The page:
19th century, probably originating from Cirebon.
149 mm high
92 mm wide
24 mm thick
Probably 14th - 16th century
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The chilanum is a graceful Indian dagger with a characteristic sculptural split hilt that enjoyed a peak of popularity in the 16th and 17th centuries.
A fine Deccan chilanum. 16th or 17th century.
Sold by Mandarin Mansion in 2018.
Some in-between examples suggest that the khanjarli of the 17th and 18th centuries were the final stage of development of this type of dagger.
Where the design came from is less well-known. Every once in awhile, something interesting turns up...
An old bronze hilt of chilanum style. It has the characteristic stem-like grip with a thickening in the middle. The top splits and forms two arches. The pommel piece is an open structure with a finial on top. It reminds vaguely of open pommels on some earlier Chinese jian.
The lower section widens and splits into three, and in that sense reminds somewhat of a similar feature on Persian swords.
Comparable examples / attribution
A hilt that is nearly identical to ours, also made entirely of brass, is published by Robert Hales.1 It is engraved and has dragon heads on the end of each quillon, seemingly confirming my Persian inspired suspicions.
Our hilt laid on a page of Hales' Islamic and Oriental Arms and Armour.
It is a hilt form that can be traced all the way back to the Timurid period of 1370-1507:
Black jade sword guard. Timurid period (1370–1507).
Metropolitan Museum of Art accession number: 02.18.765
And something that was continued on Persian and Afghan swords up to the 19th century:
Left: An Afghan pulouar, listed here at Mandarin Mansion.
Center: A 19th century Persian Qajar period sword. Metropolitan Museum accession number: 36.25.1526
Right: The hilt that is the subject of this article.
While the chilanum is mainly associated with the Deccan and South India, I have always found it notable that Babur and his retinue is seen wearing them on many occasions in the Bāburnāma of 1589-1590.2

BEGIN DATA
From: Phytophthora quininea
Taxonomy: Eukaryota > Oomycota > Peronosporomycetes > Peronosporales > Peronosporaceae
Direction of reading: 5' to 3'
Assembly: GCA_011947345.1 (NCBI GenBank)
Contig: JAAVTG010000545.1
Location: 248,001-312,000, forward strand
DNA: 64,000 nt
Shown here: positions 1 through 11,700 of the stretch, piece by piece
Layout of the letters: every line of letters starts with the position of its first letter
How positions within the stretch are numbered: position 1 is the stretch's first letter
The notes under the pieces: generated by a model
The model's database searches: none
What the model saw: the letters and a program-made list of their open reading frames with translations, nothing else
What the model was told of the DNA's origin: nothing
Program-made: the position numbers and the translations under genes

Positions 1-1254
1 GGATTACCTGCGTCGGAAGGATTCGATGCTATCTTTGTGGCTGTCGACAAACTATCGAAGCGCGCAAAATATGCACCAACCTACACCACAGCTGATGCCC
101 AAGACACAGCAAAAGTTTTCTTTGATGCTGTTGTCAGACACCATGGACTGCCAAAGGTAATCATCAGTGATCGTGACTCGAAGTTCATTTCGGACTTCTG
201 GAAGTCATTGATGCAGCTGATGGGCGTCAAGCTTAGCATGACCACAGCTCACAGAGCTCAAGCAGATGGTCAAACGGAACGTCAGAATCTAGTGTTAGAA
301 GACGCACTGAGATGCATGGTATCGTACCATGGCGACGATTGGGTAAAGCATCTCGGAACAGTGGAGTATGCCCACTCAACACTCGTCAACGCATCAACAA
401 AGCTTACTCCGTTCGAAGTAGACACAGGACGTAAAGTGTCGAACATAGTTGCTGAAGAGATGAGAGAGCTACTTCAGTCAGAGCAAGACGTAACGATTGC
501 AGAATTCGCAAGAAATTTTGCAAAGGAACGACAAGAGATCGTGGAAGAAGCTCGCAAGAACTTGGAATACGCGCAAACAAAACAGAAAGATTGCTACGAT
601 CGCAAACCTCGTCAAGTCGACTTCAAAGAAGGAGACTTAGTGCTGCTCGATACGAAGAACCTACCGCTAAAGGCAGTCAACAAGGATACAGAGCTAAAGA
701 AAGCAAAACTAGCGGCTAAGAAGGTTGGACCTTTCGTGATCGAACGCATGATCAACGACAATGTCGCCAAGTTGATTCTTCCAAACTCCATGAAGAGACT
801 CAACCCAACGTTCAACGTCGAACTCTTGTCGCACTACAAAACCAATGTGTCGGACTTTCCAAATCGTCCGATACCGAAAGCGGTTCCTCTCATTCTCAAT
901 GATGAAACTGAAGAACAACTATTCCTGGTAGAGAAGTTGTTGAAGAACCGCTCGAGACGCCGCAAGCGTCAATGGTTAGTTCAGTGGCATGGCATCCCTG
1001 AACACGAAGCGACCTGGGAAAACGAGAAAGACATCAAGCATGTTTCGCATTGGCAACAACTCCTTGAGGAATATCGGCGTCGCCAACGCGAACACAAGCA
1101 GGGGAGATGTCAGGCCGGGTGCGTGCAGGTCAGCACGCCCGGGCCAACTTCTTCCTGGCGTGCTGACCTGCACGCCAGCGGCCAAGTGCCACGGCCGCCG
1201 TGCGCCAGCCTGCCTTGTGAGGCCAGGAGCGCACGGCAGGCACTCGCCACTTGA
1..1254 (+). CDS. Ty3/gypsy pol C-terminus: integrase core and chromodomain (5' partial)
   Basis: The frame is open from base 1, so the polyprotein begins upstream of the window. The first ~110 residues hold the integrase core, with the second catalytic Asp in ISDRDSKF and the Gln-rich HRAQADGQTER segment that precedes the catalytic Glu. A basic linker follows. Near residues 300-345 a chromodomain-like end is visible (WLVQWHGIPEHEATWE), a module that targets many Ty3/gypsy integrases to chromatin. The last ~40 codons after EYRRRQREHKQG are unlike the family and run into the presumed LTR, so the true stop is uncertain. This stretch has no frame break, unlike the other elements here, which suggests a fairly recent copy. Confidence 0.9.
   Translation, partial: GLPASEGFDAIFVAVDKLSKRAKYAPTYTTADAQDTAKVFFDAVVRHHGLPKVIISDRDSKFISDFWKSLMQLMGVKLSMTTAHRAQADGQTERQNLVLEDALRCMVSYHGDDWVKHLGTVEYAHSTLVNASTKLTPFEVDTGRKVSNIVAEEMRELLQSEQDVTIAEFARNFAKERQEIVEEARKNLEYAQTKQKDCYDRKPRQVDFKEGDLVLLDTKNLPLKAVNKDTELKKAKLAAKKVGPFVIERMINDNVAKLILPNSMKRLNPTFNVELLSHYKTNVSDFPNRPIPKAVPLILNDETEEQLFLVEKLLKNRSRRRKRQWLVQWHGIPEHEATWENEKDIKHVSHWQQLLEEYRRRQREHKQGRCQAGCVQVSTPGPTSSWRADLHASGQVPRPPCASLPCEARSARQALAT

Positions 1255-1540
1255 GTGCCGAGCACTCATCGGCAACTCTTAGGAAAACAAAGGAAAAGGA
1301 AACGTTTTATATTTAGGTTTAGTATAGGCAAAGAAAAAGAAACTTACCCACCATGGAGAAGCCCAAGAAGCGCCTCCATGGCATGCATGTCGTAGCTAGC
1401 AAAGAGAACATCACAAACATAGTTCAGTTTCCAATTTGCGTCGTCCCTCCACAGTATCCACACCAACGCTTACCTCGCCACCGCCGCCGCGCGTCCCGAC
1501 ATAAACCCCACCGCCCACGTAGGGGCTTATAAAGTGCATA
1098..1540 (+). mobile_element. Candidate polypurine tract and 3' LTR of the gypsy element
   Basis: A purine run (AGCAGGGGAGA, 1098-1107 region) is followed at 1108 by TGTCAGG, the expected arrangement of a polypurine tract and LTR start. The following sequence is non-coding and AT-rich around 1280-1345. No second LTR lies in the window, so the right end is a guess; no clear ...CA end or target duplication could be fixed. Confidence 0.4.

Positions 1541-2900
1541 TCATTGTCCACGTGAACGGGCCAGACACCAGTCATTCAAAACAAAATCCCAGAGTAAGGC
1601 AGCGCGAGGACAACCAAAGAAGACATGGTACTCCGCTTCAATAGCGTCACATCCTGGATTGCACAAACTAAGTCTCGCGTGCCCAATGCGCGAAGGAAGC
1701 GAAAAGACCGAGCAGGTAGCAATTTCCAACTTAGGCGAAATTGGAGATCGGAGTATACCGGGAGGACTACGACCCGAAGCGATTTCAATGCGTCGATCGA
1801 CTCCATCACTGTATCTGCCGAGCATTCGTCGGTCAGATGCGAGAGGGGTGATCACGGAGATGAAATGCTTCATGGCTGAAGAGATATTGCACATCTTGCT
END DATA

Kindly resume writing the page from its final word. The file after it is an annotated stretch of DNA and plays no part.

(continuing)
Babur (1483 - 1530) as depicted in the Bāburnāma of 1589-90.
Clearly wearing an all-steel chilanum.
Could it be that the chilanum has northern origins after-all? Perhaps this humble bronze hilt is a link between the Persian / Timurid hilts and the later Deccan chilanum.
In excavated condition with thick natural patina. The bronze is still exposed here and there, showing the original tool marks.
An interesting old bronze hilt that really got me thinking. It is my hope that it will find a good collection where it will be subject of more contemplations on the origin of the chilanum.
1. Robert Hales; Islamic and Oriental Arms and Armour: A Lifetime's Passion, Robert Hales C. I. Ltd., Guernsey, UK, 2013. Page 192, number 460.
2. Bāburnāma (بابر نامہ;) literally: "History of Babur" or "Letters of Babur"; the memoirs of Ẓahīr-ud-Dīn Muhammad Bābur (1483–1530), founder of the Mughal Empire, and a great-great-great-grandson of Tamerlane. I consulted the surviving folios in the Walters Art Collection.
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The Hindu mythical brother of Hanuman, the Monkey King.
Carved out of copper alloy with details highlighted in gold.
Very delicate work with carved guardian lions.
Of pierced iron, elaborately cut with lotus petal border.
Unusual tsuba with foreign figures and Chinese auspicious symbols.